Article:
Body Acceptance Empowers

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Empowerment: a word that hits close to home, especially for women. In a time where technology and society has advanced to such great heights, you'd expect that every woman has a stable sense of self-worth and body image, but looking at reality, this couldn't be farther from the truth.

As female bodies become a staple subject in mainstream media and advertising, women are taught that the husks we live in are to be consumed. We are taught, early on, that parts of us should be lightened, tightened, enhanced, and reduced. We are sold the lie that the external shell matches the inner character, and that we are to do everything in our power to make it look its best. The main message is this: we are never to settle comfortably in our bodies, because some tweaking must always be done.

  With almost everything around us dictating how a beautiful woman should look like, it's no wonder girls as young as 7 years old are wanting to go on diets, girls at age 16 are asking their parents for cosmetic surgeries as birthday presents, and some new mothers are grieving at their weight gain instead of celebrating the new life they just birthed.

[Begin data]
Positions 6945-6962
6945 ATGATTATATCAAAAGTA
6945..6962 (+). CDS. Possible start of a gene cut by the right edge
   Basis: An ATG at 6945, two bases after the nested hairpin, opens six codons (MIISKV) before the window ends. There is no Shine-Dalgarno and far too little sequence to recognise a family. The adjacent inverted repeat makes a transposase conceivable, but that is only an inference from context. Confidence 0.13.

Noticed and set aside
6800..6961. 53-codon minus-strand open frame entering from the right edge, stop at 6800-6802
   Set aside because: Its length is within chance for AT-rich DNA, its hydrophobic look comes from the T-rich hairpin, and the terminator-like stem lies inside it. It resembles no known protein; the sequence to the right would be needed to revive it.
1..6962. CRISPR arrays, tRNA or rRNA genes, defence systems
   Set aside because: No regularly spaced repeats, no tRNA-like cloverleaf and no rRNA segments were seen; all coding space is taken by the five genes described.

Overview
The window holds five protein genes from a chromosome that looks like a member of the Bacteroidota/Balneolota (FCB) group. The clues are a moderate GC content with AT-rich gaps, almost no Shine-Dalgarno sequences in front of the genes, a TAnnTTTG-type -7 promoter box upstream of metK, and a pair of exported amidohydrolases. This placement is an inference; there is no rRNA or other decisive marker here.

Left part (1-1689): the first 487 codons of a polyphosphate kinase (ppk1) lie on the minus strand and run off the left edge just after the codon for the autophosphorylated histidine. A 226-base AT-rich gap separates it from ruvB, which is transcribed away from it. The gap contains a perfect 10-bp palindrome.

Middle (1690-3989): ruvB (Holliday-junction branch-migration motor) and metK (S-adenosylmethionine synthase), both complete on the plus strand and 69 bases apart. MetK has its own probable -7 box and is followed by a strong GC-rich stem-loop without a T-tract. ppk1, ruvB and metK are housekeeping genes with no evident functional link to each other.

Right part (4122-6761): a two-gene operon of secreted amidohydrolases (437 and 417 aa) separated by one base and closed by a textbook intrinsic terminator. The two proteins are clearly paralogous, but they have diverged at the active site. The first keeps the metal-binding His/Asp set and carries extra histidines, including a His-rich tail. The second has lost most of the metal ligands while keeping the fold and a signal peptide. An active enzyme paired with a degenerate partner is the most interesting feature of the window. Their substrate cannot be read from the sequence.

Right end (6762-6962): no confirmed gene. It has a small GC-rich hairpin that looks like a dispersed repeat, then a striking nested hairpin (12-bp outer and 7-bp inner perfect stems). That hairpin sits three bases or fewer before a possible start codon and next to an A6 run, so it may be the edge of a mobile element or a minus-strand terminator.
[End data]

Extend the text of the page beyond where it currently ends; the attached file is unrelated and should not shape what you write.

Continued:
This is where body acceptance becomes powerful. Its messaging so strong, it has become a movement.

Body acceptance means you are enough. It tells you that your body is more than just an ornament to be looked at. It encourages you to view your body as an instrument to fully experience the wonders of life. It tells you that it is possible to love your body now, just as it is, while striving to work on its health and fitness. It acknowledges that beauty is diverse, that you are unique and special; that you are not meant to look like anyone else but you, and that is empowerment in itself.

Body acceptance isn't a destination. It is a journey that one has to commit to take. It is best experienced with the support and push of loved ones, people who are rooting to see you grow and evolve as a person.

Body acceptance does not promote complacency. If anything, it promotes self-development that stems from love, not resentment. How many times have we used negative self-talk to fuel our desires for change, only to find ourselves back at square one? Hate is never a good motivator. Love is.

To conform is easy, but to go against the status quo is empowerment in itself. Body acceptance, in a way, makes women reclaim their powerto own and embrace their beauty fully, and to live out the confidence that has always been there from wit

 

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